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samedi 09 janvier 2016 (1 post)
  • linux-grsec in unstable

As some of you might have already noticed, linux-grsec entered Debian unstable earlier this week, following linux-grsec-base a bit earlier.

So that means, if you're running sid, you can just run:

# apt install linux-image-4.3.0-1-grsec-amd64

There's no metapackage (version-less) for now, but I might add one at one point, if people need it.

After installing the kernel and the linux-grsec-base support package, you should check the /etc/sysctl.d/grsec.conf file and review the various tunables there, which might or might not suit your needs. The settings are mostly all enabled in the package (in order to get a “secure by default” state), but there a few bits you might need to disable.

 For example, on my main laptop, where I do most of my stuff, including Debian work, I've disabled:

kernel.grsecurity.deny_new_usb = 0
kernel.grsecurity.audit_chdir = 0
kernel.grsecurity.chroot_deny_chmod = 0
kernel.grsecurity.chroot_deny_mknod = 0
kernel.pax.softmode = 0

The deny_new_usb because a laptop is not really usable without USB, audit_chdir because it's really to noisy (I like to keep exec_logging though, because it's only for the root gid so it's somehow interesting and not too noisy).

Both chroot settings are disabled because I'm building packages in pbuilder, which uses chroot. By the way, if you're doing that you'll need to add the pbuilder (uid 1234) user to the grsec-tpe (gid 64040) group inside the chroot so it has permissions to execute stuff.

softmode is disabled but it's a default setting (“secure by default”). You can use it if needed to see what PaX /would/ deny and adjust things (using paxctl or setting file extended attributes).

On the same laptop, I need to set PaX 'm' attributes (allow W|X memory maps) on the following binaries:

setfattr -n user.pax.flags -v m /usr/bin/evolution
setfattr -n user.pax.flags -v m /usr/bin/python
setfattr -n user.pax.flags -v m /usr/lib/chromium/chromium

It's a bit unfortunate (especially evolution and chromium are quite exposed to untrusted code, and python is really too generic), but to keep a working box I don't have much choice.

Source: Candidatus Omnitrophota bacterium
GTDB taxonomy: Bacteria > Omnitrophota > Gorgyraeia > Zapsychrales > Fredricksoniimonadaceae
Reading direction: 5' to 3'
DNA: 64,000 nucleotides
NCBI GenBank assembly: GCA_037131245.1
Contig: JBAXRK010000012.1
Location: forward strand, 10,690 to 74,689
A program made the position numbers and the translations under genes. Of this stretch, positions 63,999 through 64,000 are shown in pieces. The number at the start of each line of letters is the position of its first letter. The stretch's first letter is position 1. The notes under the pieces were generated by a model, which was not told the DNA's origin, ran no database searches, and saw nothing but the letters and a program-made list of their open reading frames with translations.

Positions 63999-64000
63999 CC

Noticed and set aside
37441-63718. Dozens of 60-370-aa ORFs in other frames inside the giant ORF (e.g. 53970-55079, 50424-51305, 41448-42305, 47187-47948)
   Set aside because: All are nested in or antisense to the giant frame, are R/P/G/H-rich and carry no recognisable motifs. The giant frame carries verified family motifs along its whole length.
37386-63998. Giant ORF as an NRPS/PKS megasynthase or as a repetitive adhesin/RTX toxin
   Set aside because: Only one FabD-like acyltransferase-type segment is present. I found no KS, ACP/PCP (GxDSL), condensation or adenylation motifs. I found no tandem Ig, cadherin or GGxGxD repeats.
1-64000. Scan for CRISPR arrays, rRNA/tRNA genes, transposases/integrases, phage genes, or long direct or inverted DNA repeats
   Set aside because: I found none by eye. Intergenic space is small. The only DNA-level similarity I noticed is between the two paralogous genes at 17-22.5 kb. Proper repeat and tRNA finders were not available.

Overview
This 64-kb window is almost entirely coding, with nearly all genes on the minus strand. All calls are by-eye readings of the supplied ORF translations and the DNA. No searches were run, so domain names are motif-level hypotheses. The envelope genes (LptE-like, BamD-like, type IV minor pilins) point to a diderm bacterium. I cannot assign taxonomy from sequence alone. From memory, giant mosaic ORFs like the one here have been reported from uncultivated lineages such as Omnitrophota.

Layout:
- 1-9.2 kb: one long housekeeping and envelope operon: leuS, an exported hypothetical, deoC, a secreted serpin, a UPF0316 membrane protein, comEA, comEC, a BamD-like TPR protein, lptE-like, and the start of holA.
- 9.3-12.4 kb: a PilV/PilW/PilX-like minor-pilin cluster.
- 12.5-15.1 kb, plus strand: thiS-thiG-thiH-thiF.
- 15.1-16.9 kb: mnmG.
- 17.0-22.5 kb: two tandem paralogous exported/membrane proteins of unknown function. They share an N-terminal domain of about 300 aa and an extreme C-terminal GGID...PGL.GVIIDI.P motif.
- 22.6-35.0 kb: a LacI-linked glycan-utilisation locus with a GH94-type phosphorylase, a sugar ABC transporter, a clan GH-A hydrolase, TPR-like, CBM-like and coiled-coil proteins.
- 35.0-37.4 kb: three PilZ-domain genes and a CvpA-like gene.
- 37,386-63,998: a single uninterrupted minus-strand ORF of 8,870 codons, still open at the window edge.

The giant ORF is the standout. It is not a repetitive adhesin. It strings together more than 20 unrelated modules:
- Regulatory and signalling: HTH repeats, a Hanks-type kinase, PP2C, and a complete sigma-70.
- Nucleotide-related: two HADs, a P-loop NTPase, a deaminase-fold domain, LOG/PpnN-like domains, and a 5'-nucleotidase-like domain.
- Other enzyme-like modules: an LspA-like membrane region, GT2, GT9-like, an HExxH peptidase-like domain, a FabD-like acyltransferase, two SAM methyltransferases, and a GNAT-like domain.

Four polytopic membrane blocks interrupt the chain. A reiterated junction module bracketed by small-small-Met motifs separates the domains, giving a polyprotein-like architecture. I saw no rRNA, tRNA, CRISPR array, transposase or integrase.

Plans regarding stable are a bit more fuzzy. As indicated on the initial bug, the current upstream release model doesn't really fit with the “Debian stable” one: only the test patch, against the latest major Linux kernel version, is available free of charge. I don't think the release team would be really happy to see a new Linux version uploaded to stable every two months.

Although having linux-grsec on unstable is already a great victory, I still think most users are likely to want it on stable (for example on server boxes), so I'm considering plans for that. Right now, I'm still uploading jessie packages to my repository, but also investigating wether backports are suitable. The default answer is no, obviously, because backports are only supposed to hosts packages which will be in the next stable release, but maybe there will be something possible. Stay tuned, in any way.

Don't hesitate to try the packages. There might be some roughs edges, it's expected. If you have issues, please read the documentation available on grsecurity and PaX, because security is a process, and installing the package won't just magically make you secure if you don't know what it does. Don't hesitate to report bugs, but try to investigate a bit before (with the src:linux package, and with vanilla+grsec packages).

Finally, many thanks to Brad Spengler and the PaX team, this is their work, I'm merely the packager here. 

Yves-Alexis@10:14:37 (Debian)

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